Today there are 23 active Superfund toxic waste cleanup sites in Santa Clara County, California. Its culture is equally unhealthy: Think of the Gamergate misogynist harassment campaigns, the entitled “tech bros” and rampant sexism and racism in Silicon Valley firms. These same companies demean the online public with privacy breaches and unauthorised sharing of users’ data. Thanks to the companies’ influences, it’s extremely expensive to live in the area. And transportation is so clogged that there are special buses bringing tech-sector workers to and from their jobs. Some critics even perceive threats to democracy itself.

In a word, Silicon Valley has become toxic.

Silicon Valley’s rise is well documented, but the backlash against its distinctive culture and unscrupulous corporations hints at an imminent twist in its fate. As historians of technology and industry, we find it helpful to step back from the breathless champions and critics of Silicon Valley and think about the long term. The rise and fall of another American economic powerhouse – Detroit – can help explain how regional reputations change over time.

The rise and fall of Detroit

The city of Detroit became a famous node of industrial capitalism thanks to the pioneers of the automotive age. Men such as Henry Ford, Horace and John Dodge, and William Durant cultivated Detroit’s image as a centre of technical novelty in the early 20th century.

The very name “Detroit” soon became a metonym for the industrial might of the American automotive industry and the source of American military power. General Motors president Charles E. Wilson’s remark that, “For years I thought what was good for our country was good for General Motors, and vice versa,” was an arrogant but accurate account of Detroit’s place at the heart of American prosperity and global leadership.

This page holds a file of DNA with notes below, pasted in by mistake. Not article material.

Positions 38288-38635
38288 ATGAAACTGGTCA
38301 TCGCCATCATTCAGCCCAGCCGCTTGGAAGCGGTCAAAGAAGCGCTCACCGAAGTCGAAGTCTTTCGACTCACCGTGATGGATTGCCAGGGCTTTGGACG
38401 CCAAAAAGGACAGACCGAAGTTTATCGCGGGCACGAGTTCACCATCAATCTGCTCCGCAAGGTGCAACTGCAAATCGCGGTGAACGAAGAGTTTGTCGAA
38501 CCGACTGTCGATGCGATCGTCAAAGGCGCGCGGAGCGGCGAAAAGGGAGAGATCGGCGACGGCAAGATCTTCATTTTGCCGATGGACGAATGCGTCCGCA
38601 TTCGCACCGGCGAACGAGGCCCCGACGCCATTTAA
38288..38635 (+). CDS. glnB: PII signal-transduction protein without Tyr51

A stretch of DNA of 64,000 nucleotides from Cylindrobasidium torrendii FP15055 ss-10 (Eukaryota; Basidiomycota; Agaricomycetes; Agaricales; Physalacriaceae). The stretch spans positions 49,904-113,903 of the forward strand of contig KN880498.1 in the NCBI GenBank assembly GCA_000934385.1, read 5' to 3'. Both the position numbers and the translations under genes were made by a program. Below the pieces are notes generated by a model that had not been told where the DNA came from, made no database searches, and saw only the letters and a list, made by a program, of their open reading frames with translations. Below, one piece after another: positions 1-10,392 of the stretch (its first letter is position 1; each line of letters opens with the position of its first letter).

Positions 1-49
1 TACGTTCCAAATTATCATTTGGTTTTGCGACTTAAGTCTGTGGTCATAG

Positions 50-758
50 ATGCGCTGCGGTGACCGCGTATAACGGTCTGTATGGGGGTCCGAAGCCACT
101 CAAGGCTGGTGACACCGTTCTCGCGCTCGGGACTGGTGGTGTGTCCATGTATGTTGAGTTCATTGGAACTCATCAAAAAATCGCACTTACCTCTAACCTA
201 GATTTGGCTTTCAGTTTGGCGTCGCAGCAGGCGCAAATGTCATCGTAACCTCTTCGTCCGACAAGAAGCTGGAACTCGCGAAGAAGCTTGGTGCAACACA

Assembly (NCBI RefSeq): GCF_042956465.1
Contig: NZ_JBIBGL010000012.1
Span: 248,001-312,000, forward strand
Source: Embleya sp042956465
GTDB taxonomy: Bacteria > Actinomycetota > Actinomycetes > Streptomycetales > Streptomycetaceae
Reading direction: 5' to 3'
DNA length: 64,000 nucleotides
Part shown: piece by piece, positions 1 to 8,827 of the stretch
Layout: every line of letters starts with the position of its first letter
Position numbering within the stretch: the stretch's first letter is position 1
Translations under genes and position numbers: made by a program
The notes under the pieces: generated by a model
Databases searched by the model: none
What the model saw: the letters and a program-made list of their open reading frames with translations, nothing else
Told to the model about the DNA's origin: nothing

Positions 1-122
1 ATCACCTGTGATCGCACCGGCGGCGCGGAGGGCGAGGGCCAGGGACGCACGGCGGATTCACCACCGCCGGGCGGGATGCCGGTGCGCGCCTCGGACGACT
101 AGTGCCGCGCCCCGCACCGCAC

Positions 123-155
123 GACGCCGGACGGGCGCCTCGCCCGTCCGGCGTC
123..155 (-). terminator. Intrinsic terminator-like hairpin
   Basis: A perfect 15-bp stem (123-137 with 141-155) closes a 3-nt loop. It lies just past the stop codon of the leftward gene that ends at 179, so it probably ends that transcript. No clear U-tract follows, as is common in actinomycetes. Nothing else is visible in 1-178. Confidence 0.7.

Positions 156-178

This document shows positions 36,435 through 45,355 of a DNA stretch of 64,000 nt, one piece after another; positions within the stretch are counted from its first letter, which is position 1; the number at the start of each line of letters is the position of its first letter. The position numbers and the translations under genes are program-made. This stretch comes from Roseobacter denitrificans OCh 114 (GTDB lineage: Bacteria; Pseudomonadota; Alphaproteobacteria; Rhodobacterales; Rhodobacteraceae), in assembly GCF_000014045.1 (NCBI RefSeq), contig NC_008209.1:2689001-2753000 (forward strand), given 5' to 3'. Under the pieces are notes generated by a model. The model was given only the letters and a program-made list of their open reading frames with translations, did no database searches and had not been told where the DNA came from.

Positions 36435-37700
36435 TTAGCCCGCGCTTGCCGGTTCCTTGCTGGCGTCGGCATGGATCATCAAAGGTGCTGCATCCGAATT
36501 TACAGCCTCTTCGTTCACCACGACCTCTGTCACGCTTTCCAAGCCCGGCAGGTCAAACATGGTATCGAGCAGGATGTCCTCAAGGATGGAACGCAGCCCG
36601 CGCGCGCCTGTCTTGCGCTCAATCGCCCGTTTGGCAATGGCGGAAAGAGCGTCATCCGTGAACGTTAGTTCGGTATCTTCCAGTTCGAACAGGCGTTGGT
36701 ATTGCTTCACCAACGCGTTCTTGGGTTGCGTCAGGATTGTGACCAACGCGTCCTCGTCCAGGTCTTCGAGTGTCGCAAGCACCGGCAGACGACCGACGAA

The public’s view changed after the 1950s. The auto industry’s leading firms slid into bloated bureaucratic rigidity and lost ground to foreign competitors. By the 1980s, Detroit was the image of blown-out, depopulated post-industrialism.

In retrospect – and perhaps as a cautionary tale for Silicon Valley – the moral decline of Detroit’s elite was evident long before its economic decline. Henry Ford became famous in the pre-war era for the cars and trucks that carried his name, but he was also an anti-Semite, proto-fascist and notorious enemy of organised labor. Detroit also was the source of defective and deadly products that Ralph Nader criticized in 1965 as “unsafe at any speed”. Residents of the region now bear the costs of its amoral industrial past, beset with high unemployment and poisonous drinking water.


A new chapter for Silicon Valley

If the story of Detroit can be simplified as industrial prowess and national prestige, followed by moral and economic decay, what does that say about Silicon Valley? The term “Silicon Valley” first appeared in print in the early 1970s and gained widespread use throughout the decade. It combined both place and activity. The Santa Clara Valley, a relatively small area south of the San Francisco Bay, home to San Jose and a few other small cities, was the base for a computing revolution based on silicon chips. Companies and workers flocked to the Bay Area, seeking a pleasant climate, beautiful surroundings and affordable land.

By the 1980s, venture capitalists and companies in the Valley had mastered the silicon arts and were getting filthy, stinking rich. This was when “Silicon Valley” became shorthand for an industrial cluster where universities, entrepreneurs and capital markets fuelled technology-based economic development. Journalists fawned over successful companies like Intel, Cisco and Google, and analysts filled shelves with books and reports about how other regions could become the “next Silicon Valley”.

Many concluded that its culture set it apart. Boosters and publications like Wired magazine celebrated the combination of the Bay Area hippie legacy with the libertarian individualism embodied by the late Grateful Dead lyricist John Perry Barlow. The libertarian myth masked some crucial elements of Silicon Valley’s success – especially public funds dispersed through the U.S. Defense Department and Stanford University.

The ConversationIn retrospect, perhaps that ever-expanding gap between Californian dreams and American realities led to the undoing of Silicon Valley. Its detachment from the lives and concerns of ordinary Americans can be seen today in the unhinged Twitter rants of automaker Elon Musk, the extreme politics of PayPal co-founder Peter Thiel, and the fatuous dreams of immortality of Google’s vitamin-popping director of engineering, Ray Kurzweil. Silicon Valley’s moral decline has never been clearer, and it now struggles to survive the toxic mess it has created.

Andrew L. Russell, Dean, College of Arts & Sciences; Professor of History, SUNY Polytechnic Institute and Lee Vinsel, Assistant Professor of Science and Technology Studies, Virginia Tech.

This article was originally published on The Conversation. Read the original article.